Types Of Vacuum Devices

Almost every commercially made vacuum-producing device can be used with systems in which pumps are primed by evacuation of air. Formerly water-jet, steam-jet, or air-jet primers had wide application, but with the increase in the use of electricity as a power source, motor-driven vacuum pumps have become more popular.

Ejectors Priming ejectors work on the jet principle, typically using steam, compressed air, or water as the operating medium. A typical installation for priming with an ejector is shown in Figure 4. Valve V1 is opened to start the ejector, and then valve V2 is opened. When all the air has been exhausted from the pump, liquid will be drawn into and discharged from the ejector. When this occurs, the pump is primed and valves V2, and V1 are closed, in that order.

An ejector can be used to prime a number of pumps if it is connected to a header through which the individual pumps are vented through isolating valves.

Dry Vacuum Pumps Dry vacuum pumps, which may be of either the reciprocating or the rotary oil-seal type, cannot accommodate mixtures of air and liquid. When they are used in priming systems, some protective device must be interposed between the centrifugal pump and the dry vacuum pump to prevent liquid from entering the vacuum pump. The dry vacuum pump is used extensively for central priming systems.

Wet Vacuum Pumps Any rotary, rotative, or reciprocating pump that can handle air or a mixture of air and liquid is classified as a wet vacuum pump. The most common type

FIGURE 5 Operating principle of the Nash Hytor pump (Nash Engineering)

used in priming systems is shown in Figure 5. This is a centrifugal displacement type of pump consisting of a round, multiblade rotor revolving freely in an elliptical casing partially filled with liquid. The curved rotor blades project radially from the hub and, with the side shrouds, form a series of pockets and buckets around the periphery.

The rotor revolves at a speed high enough to throw the liquid out from the center by centrifugal force. This forms a solid ring of liquid revolving in the casing at the same speed as the rotor, but following the elliptical shape of the casing. It will be readily seen that this forces the liquid to alternately enter and recede from the buckets as the rotor at high velocity.

Referring to Figure 5 and following through a complete cycle of operation in a given chamber, we start at point A with the chamber (1) full of liquid. Because of the effect of the centrifugal force, the liquid follows the casing, withdraws from the rotor, and pulls air through the inlet port, which is connected to the pump inlet. At (2) the liquid has been thrown outwardly from the chamber in the rotor and has been replaced with air. As rotation continues, the converging wall of the casing at (3) forces the liquid back into the rotor chamber, compressing the air trapped in the chamber and forcing it out through the discharge port, which is connected with the pump discharge. The rotor chamber is now full of liquid and ready to repeat the cycle. This cycle takes place twice in each revolution.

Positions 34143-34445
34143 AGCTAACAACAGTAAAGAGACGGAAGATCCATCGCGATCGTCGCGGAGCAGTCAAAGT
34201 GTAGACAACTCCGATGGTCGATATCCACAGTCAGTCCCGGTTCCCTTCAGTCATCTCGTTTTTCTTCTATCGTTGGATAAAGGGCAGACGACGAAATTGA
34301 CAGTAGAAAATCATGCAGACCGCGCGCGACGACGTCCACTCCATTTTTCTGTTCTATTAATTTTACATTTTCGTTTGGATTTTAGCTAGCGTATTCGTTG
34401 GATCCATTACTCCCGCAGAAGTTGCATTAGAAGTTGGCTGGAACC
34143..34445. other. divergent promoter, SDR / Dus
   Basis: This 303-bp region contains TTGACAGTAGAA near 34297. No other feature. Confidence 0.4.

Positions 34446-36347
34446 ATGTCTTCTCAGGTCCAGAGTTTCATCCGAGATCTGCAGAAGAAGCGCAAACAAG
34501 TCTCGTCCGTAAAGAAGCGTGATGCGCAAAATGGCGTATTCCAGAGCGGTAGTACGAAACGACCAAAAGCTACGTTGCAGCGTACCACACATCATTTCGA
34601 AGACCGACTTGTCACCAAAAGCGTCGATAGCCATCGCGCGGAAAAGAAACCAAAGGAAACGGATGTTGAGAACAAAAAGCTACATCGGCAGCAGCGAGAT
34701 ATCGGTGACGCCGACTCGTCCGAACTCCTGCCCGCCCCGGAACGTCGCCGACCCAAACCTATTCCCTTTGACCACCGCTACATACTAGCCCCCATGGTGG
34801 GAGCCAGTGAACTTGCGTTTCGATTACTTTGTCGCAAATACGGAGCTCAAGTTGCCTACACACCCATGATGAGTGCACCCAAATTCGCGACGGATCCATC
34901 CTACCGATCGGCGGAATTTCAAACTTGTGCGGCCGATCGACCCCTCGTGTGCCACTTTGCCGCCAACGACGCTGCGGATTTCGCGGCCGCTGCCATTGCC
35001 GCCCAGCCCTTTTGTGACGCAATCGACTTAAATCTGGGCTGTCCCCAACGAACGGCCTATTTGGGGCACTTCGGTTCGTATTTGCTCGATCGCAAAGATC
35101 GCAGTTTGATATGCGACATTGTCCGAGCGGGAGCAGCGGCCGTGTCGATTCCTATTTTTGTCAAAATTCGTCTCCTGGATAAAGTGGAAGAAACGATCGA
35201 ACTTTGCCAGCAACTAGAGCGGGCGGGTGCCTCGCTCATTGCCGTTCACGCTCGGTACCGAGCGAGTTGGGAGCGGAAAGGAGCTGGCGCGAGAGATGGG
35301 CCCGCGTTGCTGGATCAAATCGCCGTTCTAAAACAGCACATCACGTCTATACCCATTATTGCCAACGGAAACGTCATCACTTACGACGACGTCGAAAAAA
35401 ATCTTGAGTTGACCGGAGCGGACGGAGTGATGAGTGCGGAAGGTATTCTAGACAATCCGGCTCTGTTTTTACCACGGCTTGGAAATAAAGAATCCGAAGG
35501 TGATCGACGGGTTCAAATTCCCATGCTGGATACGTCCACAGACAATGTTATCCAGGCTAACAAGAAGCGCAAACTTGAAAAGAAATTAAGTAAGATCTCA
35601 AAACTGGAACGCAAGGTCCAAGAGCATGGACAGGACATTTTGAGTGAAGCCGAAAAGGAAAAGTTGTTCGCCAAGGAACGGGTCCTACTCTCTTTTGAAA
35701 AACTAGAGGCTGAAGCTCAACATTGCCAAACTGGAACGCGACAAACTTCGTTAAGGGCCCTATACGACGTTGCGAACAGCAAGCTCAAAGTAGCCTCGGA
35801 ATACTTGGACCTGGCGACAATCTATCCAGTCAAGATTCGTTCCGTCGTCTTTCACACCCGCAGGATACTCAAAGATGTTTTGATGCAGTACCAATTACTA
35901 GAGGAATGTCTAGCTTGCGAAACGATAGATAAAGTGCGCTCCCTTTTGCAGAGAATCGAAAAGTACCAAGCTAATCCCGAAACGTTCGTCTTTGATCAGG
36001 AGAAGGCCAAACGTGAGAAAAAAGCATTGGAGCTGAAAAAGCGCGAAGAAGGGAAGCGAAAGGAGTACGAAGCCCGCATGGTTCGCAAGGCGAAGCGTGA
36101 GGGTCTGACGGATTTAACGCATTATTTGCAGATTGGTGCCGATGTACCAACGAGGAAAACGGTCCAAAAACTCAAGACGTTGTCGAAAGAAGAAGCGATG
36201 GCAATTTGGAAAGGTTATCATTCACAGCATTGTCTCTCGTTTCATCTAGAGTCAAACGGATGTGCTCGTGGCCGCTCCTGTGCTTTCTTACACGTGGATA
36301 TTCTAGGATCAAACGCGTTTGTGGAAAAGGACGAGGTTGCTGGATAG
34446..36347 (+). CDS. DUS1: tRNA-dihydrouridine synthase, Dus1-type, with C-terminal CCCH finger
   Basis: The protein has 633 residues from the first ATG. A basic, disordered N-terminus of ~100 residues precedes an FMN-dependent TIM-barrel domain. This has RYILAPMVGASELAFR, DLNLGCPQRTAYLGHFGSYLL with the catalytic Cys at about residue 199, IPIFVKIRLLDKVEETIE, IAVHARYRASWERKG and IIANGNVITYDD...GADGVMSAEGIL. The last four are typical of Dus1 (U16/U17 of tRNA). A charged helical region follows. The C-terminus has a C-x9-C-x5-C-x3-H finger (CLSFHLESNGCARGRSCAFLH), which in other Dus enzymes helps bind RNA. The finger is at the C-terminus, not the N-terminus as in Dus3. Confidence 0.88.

If a solid stream of liquid circulates in this pump in place of air or of an air and liquid mixture, the pump will not be damaged but it will require more power. For this reason, in automatic priming systems using this type of vacuum pump, a separating chamber or trap is provided so liquid will not reach the pump. Liquid needed for sealing a wet vacuum pump can be supplied from a source under pressure, with the shutoff valve operated manually or through a solenoid connected with the motor control. It is, however, preferable to provide an independent sealing liquid supply by mounting the vacuum pump on a base containing a reservoir. This is particularly desirable in locations where freezing may occur, as a solution of antifreeze can be used in the reservoir.

Survival Treasure

Survival Treasure

This is a collection of 3 guides all about survival. Within this collection you find the following titles: Outdoor Survival Skills, Survival Basics and The Wilderness Survival Guide.

Get My Free Ebook

Post a comment